August 25, 2019

Bank of America to Reduce Mortgage Balances

In an attempt to save struggling borrowers from loosing their homes to foreclosure, Bank of America will be forgiving some mortgage debt. In response to the Obama administration pressuring banks to confront the issues that push millions of homeowners to foreclosure, Bank of America began a program to offer more assistance for delinquent borrowers by reducing their mortgage balances, testing the idea that modifications are better than foreclosure.

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The practice of banks reducing loan balances is not completely new; it has been a growing strategy as a way to tackle the housing crisis. The amount of loan modifications which included some sort of principal reduction has increased from 3.1% to 13.2% in the first nine months of last year. Banks are increasingly willing to experience some short term losses if it would avoid much larger losses in the future if the housing crisis does not improve.

The Bank of America program is for borrowers who received high-risk loans from Countrywide Financial, which was bought in 2008 by Bank of America. At the time of the housing boom, Countrywide was one of the largest and most aggressive lenders. According to Bank of America, the new program will begin with helping around 45,000 Countrywide borrowers. This is a small number considering the 1.2 million delinquent homeowners with Bank of America at this time.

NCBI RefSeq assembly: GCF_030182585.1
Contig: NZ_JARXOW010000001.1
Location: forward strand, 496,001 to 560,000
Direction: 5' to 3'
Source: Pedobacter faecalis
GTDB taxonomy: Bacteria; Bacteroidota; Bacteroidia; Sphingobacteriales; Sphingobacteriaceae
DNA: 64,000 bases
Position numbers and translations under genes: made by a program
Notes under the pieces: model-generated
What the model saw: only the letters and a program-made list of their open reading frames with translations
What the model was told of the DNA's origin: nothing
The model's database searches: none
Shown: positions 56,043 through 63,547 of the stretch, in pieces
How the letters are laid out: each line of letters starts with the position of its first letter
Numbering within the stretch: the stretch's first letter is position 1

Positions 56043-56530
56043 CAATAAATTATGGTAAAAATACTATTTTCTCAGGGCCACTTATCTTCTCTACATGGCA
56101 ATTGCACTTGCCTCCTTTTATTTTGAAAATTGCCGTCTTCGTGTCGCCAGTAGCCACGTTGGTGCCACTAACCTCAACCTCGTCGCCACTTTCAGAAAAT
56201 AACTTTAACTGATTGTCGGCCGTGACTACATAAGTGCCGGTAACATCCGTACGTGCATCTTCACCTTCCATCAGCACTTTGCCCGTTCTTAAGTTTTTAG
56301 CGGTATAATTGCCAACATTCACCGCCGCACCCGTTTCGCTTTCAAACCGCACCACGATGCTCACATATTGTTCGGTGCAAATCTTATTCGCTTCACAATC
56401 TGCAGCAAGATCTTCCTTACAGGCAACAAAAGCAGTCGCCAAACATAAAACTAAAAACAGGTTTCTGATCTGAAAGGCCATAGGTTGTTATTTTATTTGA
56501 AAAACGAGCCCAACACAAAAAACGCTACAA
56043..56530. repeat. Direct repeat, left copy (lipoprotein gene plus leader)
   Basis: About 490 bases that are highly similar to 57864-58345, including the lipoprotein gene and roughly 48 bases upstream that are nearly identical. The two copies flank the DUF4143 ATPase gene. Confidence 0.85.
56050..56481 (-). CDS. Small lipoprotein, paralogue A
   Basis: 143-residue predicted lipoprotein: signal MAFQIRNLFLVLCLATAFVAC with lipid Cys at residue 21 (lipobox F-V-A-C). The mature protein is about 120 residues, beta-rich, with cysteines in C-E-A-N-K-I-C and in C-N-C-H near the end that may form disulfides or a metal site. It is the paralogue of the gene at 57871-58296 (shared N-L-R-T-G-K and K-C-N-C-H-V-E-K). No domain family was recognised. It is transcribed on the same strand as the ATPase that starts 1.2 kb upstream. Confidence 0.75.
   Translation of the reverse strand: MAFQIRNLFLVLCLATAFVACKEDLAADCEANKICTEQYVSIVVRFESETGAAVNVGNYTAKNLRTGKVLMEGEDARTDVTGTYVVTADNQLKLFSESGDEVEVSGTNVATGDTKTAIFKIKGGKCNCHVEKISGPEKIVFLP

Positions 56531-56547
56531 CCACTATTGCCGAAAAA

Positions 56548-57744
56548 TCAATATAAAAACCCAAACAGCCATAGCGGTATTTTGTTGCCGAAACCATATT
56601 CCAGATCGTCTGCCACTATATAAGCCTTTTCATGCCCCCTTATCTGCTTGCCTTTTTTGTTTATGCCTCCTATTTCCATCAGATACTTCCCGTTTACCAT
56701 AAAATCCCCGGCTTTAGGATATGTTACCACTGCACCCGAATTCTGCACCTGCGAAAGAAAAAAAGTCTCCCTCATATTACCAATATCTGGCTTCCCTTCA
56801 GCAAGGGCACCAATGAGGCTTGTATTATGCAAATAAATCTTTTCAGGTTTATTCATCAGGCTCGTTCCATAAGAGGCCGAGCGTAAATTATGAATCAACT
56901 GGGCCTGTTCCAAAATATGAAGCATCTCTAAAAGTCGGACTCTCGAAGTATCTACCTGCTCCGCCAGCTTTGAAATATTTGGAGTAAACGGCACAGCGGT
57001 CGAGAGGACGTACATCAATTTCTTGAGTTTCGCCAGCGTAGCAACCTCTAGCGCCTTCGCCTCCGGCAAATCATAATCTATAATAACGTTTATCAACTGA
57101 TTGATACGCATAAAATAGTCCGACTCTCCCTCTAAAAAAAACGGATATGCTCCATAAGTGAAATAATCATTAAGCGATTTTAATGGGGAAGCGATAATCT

Bank of America does not want to be mistaken for giving delinquent borrowers an easy way out, and it aims to only help homeowners who truly can not afford their mortgages. The program will only help borrowers whose mortgage balance was at least 20 percent greater than the value of the house and also have great financial hardship such as a recent job loss.

It’s promising to see banks finally responding to the housing crises by taking action to help homeowners from facing foreclosure. The action of banks reducing mortgage payments is not without some controversy, but it will be interesting to see if this method will successfully save struggling borrowers and keep them from foreclosure. With Bank of America at the forefront and signs that the housing market may worsen, it’s possible other large banks may begin to offer help for delinquent borrowers as well.

Government announces that help is on the way for underwater or unemployed borrowers

In the last post, we discussed underwater mortgages – the term used to indicate that a homeowner owes more money on the mortgage than the home is actually worth. As the article indicated, these are the number one cause of foreclosures, but fortunately, it looks like there may be hope on the horizon for those people who find themselves in underwater mortgages; If your home is severely underwater or you’re an unemployed homeowner, the government has announced that they will be offering additional options for struggling homeowners.

If your home is underwater and you’re borrowing money, there are two options. If you are making payments on time you may be eligible for a refinance with an FHA loan (a federal assistance loan). If you’re late on payments 60 days or more, however, you must apply for assistance through the Home Affordable Modification Program. Under HAMP, lenders, including many of the major ones, are offering principal reductions.